We spent over a week tearing apart a thirty year old landscape for this client. They had decided that though their kids were grown and gone, they would stay, and renovate both the inside and out of their family home. They had not ever spent much time outdoors; a very small back yard with no privacy from neighboring terrraces and play structures kept them indoors. New screening, and an enlarged gravel addition to their terrace opened the door to a new living space for them. The finishing touch-a collection of Italian style, English made concrete planters.
Their children are all coming home for Thanksgiving; they asked if I could dress the pots in their winter coats in time. They are very excited at the prospect of their kids seeing how their home has been transformed in the past 3 months, and the landscape is part of that. Four of the five pots on the rear terrace would be planted for winter. As they have little in the way of outdoor lighting in the back, we installed lights in every pot. The electrician just installed outdoor plugs for them yesterday, in time for the holiday gathering.
We stuffed this long and large rectangular planter with a mix of boxwood and incense cedar. I like mixed greens in large planters for greater interest. The fan willow centerpiece is backed up with yellow twig dogwood; the pairing makes each individuall element look better.
Straight flame willow, and red curly willow have a very similar color, but a very different texture. These orangy brown twigs stand out against the bigger landscape gone grey. The blue of the noble fir contrasts strongly with those flames sticks; the planting looks warm and robust. The leaves of Magnolia Grandiflora have a beautful felted brown obverse; the shiny green leaves change up the texture.
Preserved and dyed eucalyptus provdes a leafy texture much like the magnolia. The chocolate brown color is surprisingly lightfast outdoors. The container looks dreesed for the weather; the colors perfect for the Thanksgiving holiday will go on looking good as winter settles in.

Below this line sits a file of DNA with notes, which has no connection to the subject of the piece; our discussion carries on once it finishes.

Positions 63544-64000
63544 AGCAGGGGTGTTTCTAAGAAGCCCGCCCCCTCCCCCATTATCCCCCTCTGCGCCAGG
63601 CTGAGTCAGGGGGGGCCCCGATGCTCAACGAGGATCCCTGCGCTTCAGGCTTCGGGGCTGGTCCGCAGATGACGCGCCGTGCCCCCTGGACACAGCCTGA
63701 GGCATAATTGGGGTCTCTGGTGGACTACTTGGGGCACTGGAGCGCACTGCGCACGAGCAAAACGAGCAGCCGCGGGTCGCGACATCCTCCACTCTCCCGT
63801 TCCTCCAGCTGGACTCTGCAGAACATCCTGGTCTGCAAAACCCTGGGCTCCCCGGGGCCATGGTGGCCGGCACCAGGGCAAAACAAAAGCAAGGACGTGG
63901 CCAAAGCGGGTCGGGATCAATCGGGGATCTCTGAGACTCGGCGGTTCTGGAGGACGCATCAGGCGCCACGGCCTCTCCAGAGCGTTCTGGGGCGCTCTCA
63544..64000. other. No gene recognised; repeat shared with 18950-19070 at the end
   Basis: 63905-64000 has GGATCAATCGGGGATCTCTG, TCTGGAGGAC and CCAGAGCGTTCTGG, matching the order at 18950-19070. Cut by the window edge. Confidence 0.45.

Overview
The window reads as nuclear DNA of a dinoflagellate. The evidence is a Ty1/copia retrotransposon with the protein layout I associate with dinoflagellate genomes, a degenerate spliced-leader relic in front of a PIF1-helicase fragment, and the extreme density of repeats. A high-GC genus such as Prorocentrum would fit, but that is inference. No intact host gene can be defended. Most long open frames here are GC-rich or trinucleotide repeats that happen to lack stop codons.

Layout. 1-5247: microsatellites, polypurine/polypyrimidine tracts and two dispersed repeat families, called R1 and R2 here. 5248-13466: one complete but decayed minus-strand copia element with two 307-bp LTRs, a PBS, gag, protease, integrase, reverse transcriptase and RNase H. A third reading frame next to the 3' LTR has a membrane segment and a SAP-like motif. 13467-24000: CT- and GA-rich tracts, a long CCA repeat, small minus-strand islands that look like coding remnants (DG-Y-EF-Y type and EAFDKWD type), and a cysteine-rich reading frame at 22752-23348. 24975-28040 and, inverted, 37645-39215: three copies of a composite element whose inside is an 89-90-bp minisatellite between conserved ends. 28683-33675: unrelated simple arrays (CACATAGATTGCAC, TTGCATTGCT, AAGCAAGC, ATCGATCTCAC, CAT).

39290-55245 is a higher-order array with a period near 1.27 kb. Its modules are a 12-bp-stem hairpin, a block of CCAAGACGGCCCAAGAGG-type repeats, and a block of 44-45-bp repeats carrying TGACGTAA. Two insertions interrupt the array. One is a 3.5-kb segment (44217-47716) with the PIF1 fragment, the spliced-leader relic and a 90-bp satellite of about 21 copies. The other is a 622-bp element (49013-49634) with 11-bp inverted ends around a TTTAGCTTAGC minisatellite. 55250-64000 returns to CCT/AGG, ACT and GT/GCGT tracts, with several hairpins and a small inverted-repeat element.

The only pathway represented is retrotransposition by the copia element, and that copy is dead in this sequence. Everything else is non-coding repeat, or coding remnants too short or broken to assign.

The pots are positioned to provide good views of the outdoors from the inside. I will move pots from a summer location to a winter one, if need be. I spend a lot more time looking at my garden in the winter from indoors; I am outdoors as much as possible in the summer. These pots can help alleviate that cooped up feeling invariably creeps up on any northern gardener.
After the rear terrace pots were installed, they called-could I please do three more. Though they plan to replace these front door pots in the spring, they are not the center of attention here. Red bud pussy willow and dark purple eucalyptus make a formal and quietly beautiful statement at the door. My landscape crews construct and install all of this work; they do such a beautiful job. Clients who have winter pots done for the first time are surprised at what a difference they make. I hear about how nice it feels to have something beautiful to look at outdoors at this time.
The side door has the same pot as the front, but a different treatment. As variety is a very precious commodity this time of year, I avoid repeating the same materials everywhere. These snow branches are all plastic; they look just as good up close, as they do in this picture. I try to include a third, mid-level element in all the winter pots; just sticks and greens is a little too spare for my taste.
This is my idea of warm holiday wishes from the garden.